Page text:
Please note that I am not a health or medical professional. All of the information contained within this blog are based on my own experience and research, and should not be taken as medical advice. Please consult with your own health or medical professional before starting any new weight loss, health or fitness program.
You’ve probably come across the term OMAD if you’ve been looking into starting an intermittent fasting lifestyle. I had no idea what it meant the first time I saw the term “OMAD”.
So, what is OMAD intermittent fasting? The simple answer, is that OMAD stands for one meal a day. OMAD intermittent fasting means that you eat only one meal, every day.
Of the two types of intermittent fasting schedules, OMAD would be considered a daily eating window form of intermittent fasting. Your eating window is however long it takes you to eat your one meal, whether that be 20 minutes or 5 hours.
Different Types of OMAD
While you wouldn’t think that the seemingly simple concept of eating one meal a day would be up for debate, that isn’t entirely true.
Basically, there are two schools of thought when it comes to eating one meal a day.
The more strict version of OMAD, means that you sit down and eat only once.
This might mean that you sit down and eat until you are satisfied. Your eating window might be half an hour or an hour, but once you finish that is all you eat for the day.
The very strictest of this form of OMAD is also sometimes referred to as OPAD, or one plate a day. As the name suggests, this is where you eat one plate of food per day and then you’re done.
My preferred method of OMAD is one meal a day within an eating window. Much like if you go to a restaurant for a meal that includes an appetizer, entree and dessert, this type of OMAD may include a snack, your main meal, and then a dessert.
In this case, an eating window of 19/5, 20/4, or 21/3 could all be considered one meal a day. You would open your eating window with a small snack, have a bigger meal an hour or two later, and then perhaps close your eating window with a dessert or another small snack. You would still only be eating one meal, just not necessarily all in one sitting.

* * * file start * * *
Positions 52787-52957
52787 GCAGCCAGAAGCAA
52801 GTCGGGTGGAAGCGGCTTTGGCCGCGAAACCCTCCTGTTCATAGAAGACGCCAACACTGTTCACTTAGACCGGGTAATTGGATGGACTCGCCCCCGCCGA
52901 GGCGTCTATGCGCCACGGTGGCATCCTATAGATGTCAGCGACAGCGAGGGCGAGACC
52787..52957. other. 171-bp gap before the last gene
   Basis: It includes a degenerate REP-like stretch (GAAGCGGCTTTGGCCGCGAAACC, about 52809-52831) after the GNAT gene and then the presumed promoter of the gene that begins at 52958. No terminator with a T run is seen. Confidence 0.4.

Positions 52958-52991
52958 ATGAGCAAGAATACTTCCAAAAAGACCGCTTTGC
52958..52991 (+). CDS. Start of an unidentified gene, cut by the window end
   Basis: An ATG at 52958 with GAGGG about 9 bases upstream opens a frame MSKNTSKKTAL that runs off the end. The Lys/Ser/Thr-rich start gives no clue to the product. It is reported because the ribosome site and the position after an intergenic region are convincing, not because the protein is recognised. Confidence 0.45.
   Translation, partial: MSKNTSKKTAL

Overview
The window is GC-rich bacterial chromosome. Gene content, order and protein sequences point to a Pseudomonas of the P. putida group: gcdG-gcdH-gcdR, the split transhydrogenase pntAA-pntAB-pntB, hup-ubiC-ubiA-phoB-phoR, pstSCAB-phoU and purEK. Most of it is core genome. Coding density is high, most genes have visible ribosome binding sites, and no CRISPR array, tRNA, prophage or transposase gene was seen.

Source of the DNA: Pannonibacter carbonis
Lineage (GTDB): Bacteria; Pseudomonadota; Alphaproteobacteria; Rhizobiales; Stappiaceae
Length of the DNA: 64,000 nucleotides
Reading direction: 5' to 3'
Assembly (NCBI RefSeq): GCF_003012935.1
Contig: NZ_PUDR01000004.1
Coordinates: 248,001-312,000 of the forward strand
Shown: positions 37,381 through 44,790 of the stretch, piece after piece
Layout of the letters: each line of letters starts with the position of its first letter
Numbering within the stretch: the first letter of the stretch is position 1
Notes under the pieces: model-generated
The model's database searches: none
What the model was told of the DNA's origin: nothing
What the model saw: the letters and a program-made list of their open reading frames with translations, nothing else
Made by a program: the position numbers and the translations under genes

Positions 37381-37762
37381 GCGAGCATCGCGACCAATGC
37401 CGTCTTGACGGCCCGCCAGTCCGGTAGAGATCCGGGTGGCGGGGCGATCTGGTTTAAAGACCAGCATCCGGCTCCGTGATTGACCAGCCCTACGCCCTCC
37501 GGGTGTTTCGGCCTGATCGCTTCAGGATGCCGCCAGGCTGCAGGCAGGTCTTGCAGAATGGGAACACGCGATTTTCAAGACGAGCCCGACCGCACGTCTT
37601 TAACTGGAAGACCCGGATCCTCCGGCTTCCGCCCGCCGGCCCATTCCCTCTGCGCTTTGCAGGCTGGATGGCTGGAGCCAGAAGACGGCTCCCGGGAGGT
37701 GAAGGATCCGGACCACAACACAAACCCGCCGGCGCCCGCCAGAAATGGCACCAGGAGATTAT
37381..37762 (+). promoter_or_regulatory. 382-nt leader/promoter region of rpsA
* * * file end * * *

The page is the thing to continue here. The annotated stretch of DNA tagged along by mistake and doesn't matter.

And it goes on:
Why You Should Try It
No matter which of the above ways of eating one meal a day you decide to try, it’s probably not something that you want to jump right in to if you’re currently eating 3 meals a day plus snacks.
However if you find that 16/8 intermittent fasting isn’t giving you the results you want, then decreasing your eating window to one meal a day is a great goal.
More fasting is not always better, but many people find that eating one meal a day is the method of intermittent fasting that allows them to reach their health and weight loss goals.
The great thing about one meal a day, is that there is still a lot of flexibility. Try it at first with 19 hours of fasting and 5 hours of eating that includes a snack, main meal and dessert.
As that becomes easy, you can try a stricter version where you decrease your eating window or only eat once.
How to Do OMAD Intermittent Fasting
If you’re eating one meal a day within a longer window, the easiest way to do it is to start with a small snack at the beginning of your window. Then eat your main meal toward the middle of your eating window. Finally, close your window with some dessert or another small snack, always making sure to listen to your body’s hunger and satiation signals.